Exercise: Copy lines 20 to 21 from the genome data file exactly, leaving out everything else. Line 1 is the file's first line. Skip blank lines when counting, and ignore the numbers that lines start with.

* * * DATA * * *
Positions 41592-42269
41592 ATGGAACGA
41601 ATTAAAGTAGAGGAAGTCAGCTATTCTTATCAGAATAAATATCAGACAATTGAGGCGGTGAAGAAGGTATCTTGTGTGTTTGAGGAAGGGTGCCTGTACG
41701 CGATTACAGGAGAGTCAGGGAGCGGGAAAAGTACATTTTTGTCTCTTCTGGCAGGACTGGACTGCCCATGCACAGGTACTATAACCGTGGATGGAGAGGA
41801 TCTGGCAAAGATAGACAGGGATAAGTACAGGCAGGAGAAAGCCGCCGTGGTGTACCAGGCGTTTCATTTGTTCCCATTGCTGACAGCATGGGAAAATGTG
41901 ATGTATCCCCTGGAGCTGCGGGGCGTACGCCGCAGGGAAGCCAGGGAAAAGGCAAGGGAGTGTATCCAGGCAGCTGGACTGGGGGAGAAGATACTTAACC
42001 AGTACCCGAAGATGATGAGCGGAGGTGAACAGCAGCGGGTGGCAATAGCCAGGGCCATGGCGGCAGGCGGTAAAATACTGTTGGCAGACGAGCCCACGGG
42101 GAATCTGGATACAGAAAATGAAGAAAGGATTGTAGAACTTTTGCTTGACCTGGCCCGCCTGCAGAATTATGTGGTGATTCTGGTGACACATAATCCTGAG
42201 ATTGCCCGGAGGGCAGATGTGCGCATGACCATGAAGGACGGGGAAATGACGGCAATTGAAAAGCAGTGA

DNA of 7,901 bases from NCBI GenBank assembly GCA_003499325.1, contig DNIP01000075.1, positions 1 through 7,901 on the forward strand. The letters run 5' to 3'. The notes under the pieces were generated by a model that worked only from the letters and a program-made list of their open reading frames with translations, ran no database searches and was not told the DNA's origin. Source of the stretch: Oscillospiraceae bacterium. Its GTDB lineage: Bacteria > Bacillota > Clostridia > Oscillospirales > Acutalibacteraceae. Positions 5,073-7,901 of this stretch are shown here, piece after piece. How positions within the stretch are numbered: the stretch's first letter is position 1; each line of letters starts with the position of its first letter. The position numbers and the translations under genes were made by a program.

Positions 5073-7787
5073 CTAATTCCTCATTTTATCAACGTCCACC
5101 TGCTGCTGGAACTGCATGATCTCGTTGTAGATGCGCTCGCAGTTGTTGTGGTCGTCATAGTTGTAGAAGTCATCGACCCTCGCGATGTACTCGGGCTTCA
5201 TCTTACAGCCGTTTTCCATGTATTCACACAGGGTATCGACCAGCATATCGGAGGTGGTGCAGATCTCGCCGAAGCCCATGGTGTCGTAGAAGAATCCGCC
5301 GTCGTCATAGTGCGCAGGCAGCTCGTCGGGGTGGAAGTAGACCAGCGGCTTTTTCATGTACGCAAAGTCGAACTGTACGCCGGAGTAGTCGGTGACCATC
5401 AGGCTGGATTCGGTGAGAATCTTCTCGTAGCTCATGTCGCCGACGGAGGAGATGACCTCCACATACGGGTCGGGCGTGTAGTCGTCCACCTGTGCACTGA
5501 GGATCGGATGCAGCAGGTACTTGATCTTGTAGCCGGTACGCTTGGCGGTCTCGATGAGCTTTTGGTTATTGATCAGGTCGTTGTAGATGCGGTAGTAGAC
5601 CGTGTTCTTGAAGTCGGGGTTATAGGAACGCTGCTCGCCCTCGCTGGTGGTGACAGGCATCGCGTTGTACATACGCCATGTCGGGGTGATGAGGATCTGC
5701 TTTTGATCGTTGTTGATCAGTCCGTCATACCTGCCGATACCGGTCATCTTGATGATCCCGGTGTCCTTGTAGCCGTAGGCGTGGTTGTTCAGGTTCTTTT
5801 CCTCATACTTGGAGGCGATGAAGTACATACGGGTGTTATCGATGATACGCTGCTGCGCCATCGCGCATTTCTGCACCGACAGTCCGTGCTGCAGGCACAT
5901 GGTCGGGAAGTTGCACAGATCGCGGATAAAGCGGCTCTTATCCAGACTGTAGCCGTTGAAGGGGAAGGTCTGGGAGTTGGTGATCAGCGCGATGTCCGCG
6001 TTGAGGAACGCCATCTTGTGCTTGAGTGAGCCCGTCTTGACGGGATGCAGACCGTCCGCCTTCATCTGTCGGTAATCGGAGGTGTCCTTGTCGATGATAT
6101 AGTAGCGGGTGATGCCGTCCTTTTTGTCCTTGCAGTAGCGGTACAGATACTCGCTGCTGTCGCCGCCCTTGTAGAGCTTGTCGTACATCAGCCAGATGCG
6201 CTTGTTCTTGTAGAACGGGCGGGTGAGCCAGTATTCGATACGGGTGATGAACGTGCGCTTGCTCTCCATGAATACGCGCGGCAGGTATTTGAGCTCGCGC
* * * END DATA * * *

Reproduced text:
5801 CCTCATACTTGGAGGCGATGAAGTACATACGGGTGTTATCGATGATACGCTGCTGCGCCATCGCGCATTTCTGCACCGACAGTCCGTGCTGCAGGCACAT
5901 GGTCGGGAAGTTGCACAGATCGCGGATAAAGCGGCTCTTATCCAGACTGTAGCCGTTGAAGGGGAAGGTCTGGGAGTTGGTGATCAGCGCGATGTCCGCG